The People’s Republic of China gives special importance to people-to-people contact and cultural exchanges with Bangladesh for which it launched the first Confucius Institute in South Asian region in Dhaka in 2006, says Dr Zhou Weiwei, a director of Confucius Institute.
At present two Confucius institutes are in operations at two universities in Bangladesh, she informs, adding that the first Confucius Institute in Dhaka was established in 2006 in collaboration with North South University and the Chinese Yunnan University.
‘It is one of the first CIs in the world and the first in South Asia. We initiated the institute first in Dhaka in the region as China considers Bangladesh as an important friend. We want to work closely with Bangladeshi institutes. Our experience of working here in Dhaka is very pleasant,’ Dr Zhou says.
‘We provide Chinese language and culture training programmes for the students, professionals and businessmen. We also offer CI scholarships to the Bangladeshi students at renowned Chinese universities like Beijing Language and Culture University, Yunnan University, Xiamen University and others,’ she mentions.
‘It has some regular programmes such as professional language teaching, from beginning to a higher level, some different cultural courses covering poetry, traditional Chinese art, classic literature, martial arts, music, calligraphy and others. We also organise special programmes celebrating traditional Chinese cultural festivals,’ she says.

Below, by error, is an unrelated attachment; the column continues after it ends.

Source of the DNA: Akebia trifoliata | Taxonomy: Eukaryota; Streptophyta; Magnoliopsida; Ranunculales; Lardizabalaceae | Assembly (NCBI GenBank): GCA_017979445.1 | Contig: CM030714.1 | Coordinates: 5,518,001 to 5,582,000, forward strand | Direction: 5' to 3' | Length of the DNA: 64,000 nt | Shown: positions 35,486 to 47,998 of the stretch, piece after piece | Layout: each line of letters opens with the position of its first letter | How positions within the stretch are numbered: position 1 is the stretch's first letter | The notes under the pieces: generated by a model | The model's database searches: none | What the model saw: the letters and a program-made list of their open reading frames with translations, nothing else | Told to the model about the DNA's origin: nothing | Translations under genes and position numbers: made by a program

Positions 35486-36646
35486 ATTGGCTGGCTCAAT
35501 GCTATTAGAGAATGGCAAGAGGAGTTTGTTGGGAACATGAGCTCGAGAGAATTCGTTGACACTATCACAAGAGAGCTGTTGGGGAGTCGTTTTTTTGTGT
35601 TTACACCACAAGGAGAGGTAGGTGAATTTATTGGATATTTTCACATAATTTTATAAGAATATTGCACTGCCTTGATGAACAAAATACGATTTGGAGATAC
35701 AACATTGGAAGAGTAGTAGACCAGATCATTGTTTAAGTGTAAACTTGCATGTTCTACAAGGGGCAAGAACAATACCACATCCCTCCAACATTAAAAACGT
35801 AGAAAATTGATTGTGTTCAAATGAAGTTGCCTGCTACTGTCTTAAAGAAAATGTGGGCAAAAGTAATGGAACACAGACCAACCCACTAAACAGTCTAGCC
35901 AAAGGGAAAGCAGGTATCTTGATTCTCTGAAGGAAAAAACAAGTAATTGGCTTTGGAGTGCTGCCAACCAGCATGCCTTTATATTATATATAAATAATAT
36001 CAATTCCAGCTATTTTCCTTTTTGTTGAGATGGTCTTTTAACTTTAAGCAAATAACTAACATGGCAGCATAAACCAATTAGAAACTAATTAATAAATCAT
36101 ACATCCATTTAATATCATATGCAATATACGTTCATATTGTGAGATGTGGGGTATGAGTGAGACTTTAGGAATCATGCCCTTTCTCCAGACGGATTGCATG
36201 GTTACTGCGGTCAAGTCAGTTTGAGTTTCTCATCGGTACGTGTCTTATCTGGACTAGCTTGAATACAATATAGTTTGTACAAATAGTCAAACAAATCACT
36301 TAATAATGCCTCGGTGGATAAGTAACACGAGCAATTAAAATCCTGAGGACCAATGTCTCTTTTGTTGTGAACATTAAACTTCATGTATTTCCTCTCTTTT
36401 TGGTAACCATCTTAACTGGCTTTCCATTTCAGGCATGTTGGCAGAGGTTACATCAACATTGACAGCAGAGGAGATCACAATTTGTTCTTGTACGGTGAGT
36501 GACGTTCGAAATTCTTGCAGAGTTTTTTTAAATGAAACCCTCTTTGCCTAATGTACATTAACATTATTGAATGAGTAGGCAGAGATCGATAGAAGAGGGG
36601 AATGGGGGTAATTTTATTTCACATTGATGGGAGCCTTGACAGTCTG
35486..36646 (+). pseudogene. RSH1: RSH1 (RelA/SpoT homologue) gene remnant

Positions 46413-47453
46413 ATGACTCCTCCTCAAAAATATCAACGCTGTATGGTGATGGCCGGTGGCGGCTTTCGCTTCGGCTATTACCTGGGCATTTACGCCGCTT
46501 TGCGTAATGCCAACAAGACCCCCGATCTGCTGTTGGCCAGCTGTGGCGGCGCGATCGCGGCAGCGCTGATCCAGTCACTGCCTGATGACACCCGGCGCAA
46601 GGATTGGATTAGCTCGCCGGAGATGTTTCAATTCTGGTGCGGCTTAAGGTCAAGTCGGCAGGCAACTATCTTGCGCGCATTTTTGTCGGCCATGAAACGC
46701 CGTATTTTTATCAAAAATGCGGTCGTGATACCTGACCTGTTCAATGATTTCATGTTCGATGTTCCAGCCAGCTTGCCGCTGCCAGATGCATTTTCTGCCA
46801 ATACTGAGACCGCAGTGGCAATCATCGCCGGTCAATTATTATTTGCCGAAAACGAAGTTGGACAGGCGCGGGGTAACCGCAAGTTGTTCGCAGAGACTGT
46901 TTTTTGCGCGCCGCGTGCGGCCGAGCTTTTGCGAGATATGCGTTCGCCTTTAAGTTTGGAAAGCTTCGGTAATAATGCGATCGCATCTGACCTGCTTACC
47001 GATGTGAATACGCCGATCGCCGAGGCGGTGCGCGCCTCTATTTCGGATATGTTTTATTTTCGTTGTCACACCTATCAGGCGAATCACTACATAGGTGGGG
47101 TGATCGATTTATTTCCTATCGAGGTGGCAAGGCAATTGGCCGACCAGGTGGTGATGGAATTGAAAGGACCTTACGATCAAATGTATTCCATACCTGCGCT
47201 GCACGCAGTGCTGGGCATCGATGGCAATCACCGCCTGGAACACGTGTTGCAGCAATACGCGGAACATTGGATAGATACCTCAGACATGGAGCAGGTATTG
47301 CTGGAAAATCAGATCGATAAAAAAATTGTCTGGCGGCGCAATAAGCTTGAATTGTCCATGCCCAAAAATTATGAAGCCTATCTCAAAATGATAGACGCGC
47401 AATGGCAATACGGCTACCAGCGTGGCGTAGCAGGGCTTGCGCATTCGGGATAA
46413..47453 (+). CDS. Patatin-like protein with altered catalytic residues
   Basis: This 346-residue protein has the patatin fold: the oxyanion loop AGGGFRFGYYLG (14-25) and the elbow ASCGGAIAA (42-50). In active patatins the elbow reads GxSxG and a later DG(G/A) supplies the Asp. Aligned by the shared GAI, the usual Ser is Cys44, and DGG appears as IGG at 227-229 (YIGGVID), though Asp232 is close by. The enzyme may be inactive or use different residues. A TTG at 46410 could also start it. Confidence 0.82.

Following the structure of UK’s British Council, France’s Alliance Française, Germany’s Goethe-Institut and others, China initiated Confucius Institute programme in 2004 with the aim to promote Chinese language and culture, support local Chinese teaching internationally.
It facilitates cultural exchanges in co-operation with local affiliate colleges and universities around the world. The programme is globally overseen by the China National Office for Teaching Chinese as a foreign language.
Though the Confucius Institute programme was initiated many years after such centres operated by the foreign missions in Dhaka, the institute at NSU, she claims, plays a significant role in cultural exchange programmes in Bangladesh.
It has won a lot of awards and honours like Confusions Institute of the Year in 2016 at the 11th Global Confucius Institute Conference held in China, she mentions backing her claim.